Next we can modify our render method so that we can show the name of the monster that we are up against.

Finally, we need to add that onClickMonster  handler so that something happens when we click them. For now, we’ll just change out the monster on each click so that we can test running through our list (epic insta-kill!). Each click we’ll set the currentMonster to another random one, and position it in the center of the screen. We’ll move the other monster off screen so that we can’t see it at the same time.

Reminder: time to commit your files again!


Clicking For Great Justice

Obviously just clicking to cycle through the monsters isn’t much of a gameplay element. Instead we need to simulate RPG combat by clicking and dealing damage to the monsters. In order to deal damage, we need to know something about our player. The main hero of this game isn’t directly represented by a sprite on the screen, so we will just create a plain javascript object to hold useful information about them. Add this to the bottom of the create phase:

Also in order to be able to kill the monsters, they need to have some health to damage. Let’s go back to our monster database from before, and add a maxHealth attribute to each one. For now, for the values of maxHealth, I’ve just chosen somewhat arbitrary numbers, by looking at the sprite and just making a few tougher than the others. Later we can get deeper into gameplay and balance out the toughness of the monsters. I also adjusted the spacing so that it looks a little more like a table and is easier to edit.

Phaser sprites come with both Health and LifeSpan components built in that provide all of the features that we need in order to get combat working. They provide us with a  damage()  and heal()  method and take into account health and maxHealth in those methods. When you apply damage and the health drops to 0 (or below) it will automatically call kill()  and fire the onKilled  event. Similarly, there is a   revive()  method that allows you to bring a monster back from the dead fully healed. When a monster is revived, it fires the onRevived event. We will hook into those events to drop loot and change monsters. Inside the loop that creates the monster sprites, let’s set the health component based on the value in our data array.

Next update the onClickMonster  method to deal damage to the monster based on the player’s clickDmg  attribute. When the monster’s health reaches 0, it will be killed.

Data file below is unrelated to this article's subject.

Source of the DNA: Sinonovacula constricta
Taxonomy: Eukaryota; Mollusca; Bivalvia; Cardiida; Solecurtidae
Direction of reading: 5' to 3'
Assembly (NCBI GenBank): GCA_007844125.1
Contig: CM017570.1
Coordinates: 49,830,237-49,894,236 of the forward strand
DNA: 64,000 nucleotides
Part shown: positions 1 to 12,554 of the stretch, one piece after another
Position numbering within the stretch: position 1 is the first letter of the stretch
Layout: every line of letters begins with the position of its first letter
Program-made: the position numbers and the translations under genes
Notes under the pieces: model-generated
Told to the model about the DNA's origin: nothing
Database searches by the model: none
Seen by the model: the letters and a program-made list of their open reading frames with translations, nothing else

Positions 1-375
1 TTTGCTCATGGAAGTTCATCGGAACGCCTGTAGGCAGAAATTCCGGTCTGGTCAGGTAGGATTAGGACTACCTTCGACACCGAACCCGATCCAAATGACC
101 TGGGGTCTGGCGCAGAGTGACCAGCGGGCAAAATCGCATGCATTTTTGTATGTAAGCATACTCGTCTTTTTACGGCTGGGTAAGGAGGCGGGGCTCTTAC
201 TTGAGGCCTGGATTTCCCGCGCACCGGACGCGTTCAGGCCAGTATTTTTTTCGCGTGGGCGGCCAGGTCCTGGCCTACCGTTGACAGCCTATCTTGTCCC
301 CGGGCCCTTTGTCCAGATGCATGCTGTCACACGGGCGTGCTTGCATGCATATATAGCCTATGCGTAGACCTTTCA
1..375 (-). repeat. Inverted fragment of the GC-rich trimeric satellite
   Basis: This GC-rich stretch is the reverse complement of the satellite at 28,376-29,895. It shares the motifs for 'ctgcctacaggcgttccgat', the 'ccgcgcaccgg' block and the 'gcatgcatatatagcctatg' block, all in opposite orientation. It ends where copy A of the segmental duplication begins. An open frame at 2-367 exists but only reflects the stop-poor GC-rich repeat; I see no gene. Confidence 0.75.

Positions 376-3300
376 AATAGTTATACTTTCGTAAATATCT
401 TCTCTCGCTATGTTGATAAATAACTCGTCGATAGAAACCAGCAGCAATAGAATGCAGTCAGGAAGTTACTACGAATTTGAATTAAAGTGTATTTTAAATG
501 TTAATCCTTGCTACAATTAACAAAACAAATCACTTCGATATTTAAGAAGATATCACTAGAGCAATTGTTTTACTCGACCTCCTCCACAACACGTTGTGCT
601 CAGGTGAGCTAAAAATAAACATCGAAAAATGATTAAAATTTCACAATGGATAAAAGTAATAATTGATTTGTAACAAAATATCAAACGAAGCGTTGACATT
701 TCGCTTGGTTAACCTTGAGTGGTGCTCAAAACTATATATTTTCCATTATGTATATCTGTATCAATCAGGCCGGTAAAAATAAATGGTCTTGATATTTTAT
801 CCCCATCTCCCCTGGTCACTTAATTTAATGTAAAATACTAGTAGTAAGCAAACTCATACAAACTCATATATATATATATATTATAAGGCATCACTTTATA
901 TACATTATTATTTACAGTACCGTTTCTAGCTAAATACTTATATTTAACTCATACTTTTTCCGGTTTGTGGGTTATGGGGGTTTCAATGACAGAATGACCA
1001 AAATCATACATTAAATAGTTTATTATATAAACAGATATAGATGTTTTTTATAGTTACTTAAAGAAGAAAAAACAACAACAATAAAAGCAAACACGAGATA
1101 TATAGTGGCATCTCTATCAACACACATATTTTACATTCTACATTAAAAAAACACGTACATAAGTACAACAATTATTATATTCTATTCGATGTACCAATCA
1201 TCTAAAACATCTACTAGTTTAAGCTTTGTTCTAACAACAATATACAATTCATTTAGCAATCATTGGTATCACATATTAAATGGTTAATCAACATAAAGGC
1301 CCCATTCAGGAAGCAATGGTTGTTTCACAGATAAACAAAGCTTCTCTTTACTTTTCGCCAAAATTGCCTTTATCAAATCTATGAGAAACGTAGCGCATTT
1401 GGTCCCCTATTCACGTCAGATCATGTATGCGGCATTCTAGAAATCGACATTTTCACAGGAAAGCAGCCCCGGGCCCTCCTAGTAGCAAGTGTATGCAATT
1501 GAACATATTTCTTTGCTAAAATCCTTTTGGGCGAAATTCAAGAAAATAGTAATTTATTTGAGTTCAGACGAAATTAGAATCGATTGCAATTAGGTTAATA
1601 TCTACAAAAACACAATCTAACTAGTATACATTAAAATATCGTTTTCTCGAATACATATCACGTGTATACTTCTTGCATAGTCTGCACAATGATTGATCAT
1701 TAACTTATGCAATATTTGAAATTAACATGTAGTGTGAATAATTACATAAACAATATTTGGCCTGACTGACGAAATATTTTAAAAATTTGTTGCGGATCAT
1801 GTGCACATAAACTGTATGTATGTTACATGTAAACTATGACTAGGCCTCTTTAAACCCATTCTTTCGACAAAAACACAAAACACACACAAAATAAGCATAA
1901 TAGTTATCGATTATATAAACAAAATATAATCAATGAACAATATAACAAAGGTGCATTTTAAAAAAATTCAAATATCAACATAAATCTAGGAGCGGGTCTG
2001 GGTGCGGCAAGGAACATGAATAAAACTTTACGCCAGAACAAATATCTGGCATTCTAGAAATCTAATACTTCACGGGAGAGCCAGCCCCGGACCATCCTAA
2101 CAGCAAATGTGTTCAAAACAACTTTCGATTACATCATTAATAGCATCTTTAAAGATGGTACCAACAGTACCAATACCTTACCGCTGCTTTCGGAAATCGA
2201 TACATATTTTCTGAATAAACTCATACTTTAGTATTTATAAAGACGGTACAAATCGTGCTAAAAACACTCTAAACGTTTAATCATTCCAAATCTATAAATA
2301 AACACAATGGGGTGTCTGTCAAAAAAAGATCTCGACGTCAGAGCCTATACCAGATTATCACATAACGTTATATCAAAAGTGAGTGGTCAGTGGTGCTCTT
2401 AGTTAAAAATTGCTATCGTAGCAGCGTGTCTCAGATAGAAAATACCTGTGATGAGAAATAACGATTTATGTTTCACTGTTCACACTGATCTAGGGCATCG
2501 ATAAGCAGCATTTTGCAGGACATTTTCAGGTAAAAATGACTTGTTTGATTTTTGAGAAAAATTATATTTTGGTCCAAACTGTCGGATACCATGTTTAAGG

Clicking on a monster will do damage, but it’s important to provide feedback to the player that this is happening. No one likes to click things and see nothing happen, it feels broken. Also, I think it’s time to get rid of the debug text and use an actual text object to display the monster’s name and health. Add these 2 Text objects to your create method. Again we’ll create another group so that moving the monster information around is easy. Creating Text objects is relatively straight forward, like most display objects you provide it the position on the screen (or relative to its parent), but instead of an image key, you pass it the string that you want to display. Optionally you can send in font styling data to change how it’s displayed. This font style information is very similar to standard HTML Canvas fonts.

Back in our onClickMonster  event, we want to update the text now to reflect the monster’s new health.

When a monster is killed it fires the onKilled  event, we want to push it back off screen and then select a new monster and revive them. The revive method optionally takes a health parameter that will set the health of the monster to the value provided. It then sets alive, visible, and exists to true, and then fires the onRevived event. Add the onKilledMonster  method to our state now.

When a monster is revived, we want to get them into position on the screen, and reset the monster display text to reflect the new monster. After the kill handler, let’s add the onRevivedMonster  event handler to our state as well. Here we move the monster to the center area of the screen and update our text objects to reflect the new information.